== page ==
Overview

Pityriasis rosea is a rash that often begins as an oval spot on the face, chest, abdomen or back. This is called a herald patch and may be up to 4 inches (10 centimeters) across. Then you may get smaller spots that sweep out from the middle of the body in a shape that looks like drooping pine-tree branches. The rash can be itchy.

Pityriasis (pit-ih-RIE-uh-sis) rosea can happen at any age but is most common between the ages of 10 and 35. It tends to go away on its own within 10 weeks.

Treatment may help relieve the symptoms.

The rash persists for several weeks and heals without scarring. Medicated lotions may lessen itchiness and speed the disappearance of the rash. Often, though, no treatment is required. The condition is not contagious and seldom recurs.

Symptoms

Pityriasis rosea typically begins with an oval, slightly raised, scaly patch — called the herald patch — on the face, back, chest or abdomen. Before the herald patch appears, some people have headache, fatigue, fever or sore throat.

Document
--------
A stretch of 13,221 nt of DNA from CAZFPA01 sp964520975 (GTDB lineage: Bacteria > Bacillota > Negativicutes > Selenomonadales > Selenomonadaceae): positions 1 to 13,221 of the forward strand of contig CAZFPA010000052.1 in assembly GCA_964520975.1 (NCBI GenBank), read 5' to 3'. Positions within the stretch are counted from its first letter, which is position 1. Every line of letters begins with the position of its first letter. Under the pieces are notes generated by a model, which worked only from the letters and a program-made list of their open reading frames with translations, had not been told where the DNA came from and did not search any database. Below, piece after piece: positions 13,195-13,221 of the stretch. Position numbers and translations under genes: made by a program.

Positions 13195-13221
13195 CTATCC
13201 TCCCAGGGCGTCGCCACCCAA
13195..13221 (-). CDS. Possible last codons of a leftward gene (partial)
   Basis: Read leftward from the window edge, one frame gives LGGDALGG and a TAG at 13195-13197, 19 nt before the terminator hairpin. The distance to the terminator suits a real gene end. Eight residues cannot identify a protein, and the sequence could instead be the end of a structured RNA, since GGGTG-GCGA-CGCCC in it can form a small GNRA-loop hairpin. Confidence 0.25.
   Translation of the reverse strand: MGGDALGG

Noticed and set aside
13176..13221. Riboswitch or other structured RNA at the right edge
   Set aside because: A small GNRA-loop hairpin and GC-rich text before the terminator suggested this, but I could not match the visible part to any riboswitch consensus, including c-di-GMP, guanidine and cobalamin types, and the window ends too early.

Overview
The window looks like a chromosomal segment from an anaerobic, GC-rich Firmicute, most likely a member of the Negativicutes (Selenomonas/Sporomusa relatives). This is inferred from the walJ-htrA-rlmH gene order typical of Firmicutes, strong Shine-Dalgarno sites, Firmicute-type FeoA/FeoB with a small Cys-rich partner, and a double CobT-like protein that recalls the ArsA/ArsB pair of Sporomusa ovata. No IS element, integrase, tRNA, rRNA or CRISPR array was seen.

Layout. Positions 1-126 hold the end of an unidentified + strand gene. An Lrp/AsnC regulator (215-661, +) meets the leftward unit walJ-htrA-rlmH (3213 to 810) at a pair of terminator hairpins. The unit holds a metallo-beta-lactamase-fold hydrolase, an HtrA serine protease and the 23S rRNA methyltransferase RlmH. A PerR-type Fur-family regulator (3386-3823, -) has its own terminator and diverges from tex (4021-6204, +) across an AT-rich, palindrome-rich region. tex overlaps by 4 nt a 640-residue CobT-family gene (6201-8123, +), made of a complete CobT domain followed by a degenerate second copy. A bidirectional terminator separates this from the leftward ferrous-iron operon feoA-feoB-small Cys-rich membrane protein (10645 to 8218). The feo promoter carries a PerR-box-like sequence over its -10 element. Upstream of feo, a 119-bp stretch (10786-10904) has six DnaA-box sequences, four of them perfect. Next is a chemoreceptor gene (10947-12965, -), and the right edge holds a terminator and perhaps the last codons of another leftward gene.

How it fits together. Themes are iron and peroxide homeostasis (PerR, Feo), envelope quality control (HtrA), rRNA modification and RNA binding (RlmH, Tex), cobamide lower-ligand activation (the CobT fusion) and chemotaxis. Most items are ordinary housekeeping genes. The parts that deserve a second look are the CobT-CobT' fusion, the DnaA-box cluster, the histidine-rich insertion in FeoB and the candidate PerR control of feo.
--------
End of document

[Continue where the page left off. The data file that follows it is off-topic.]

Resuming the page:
A few days to a few weeks after the herald patch appears, you may notice smaller bumps or scaly spots across your face, back, chest or abdomen that look like a pine-tree pattern. The rash can cause itching.

When to see a doctor

See your health care provider if you develop a rash that gets worse or hasn't cleared up in three months.

Causes

The exact cause of pityriasis rosea is unclear. It might be triggered by an infection with a virus, particularly by certain strains of the herpes virus. But it's not related to the herpes virus that causes cold sores. Pityriasis rosea isn't contagious.

Complications

Complications of pityriasis rosea aren't likely. If they do occur, they may include:

  • Severe itching
  • Temporary spots (lasting weeks to months) of skin that are darker or lighter than usual (post-inflammatory hyperpigmentation or hypopigmentation), which is more likely in people with brown or Black skin

July 01, 2022
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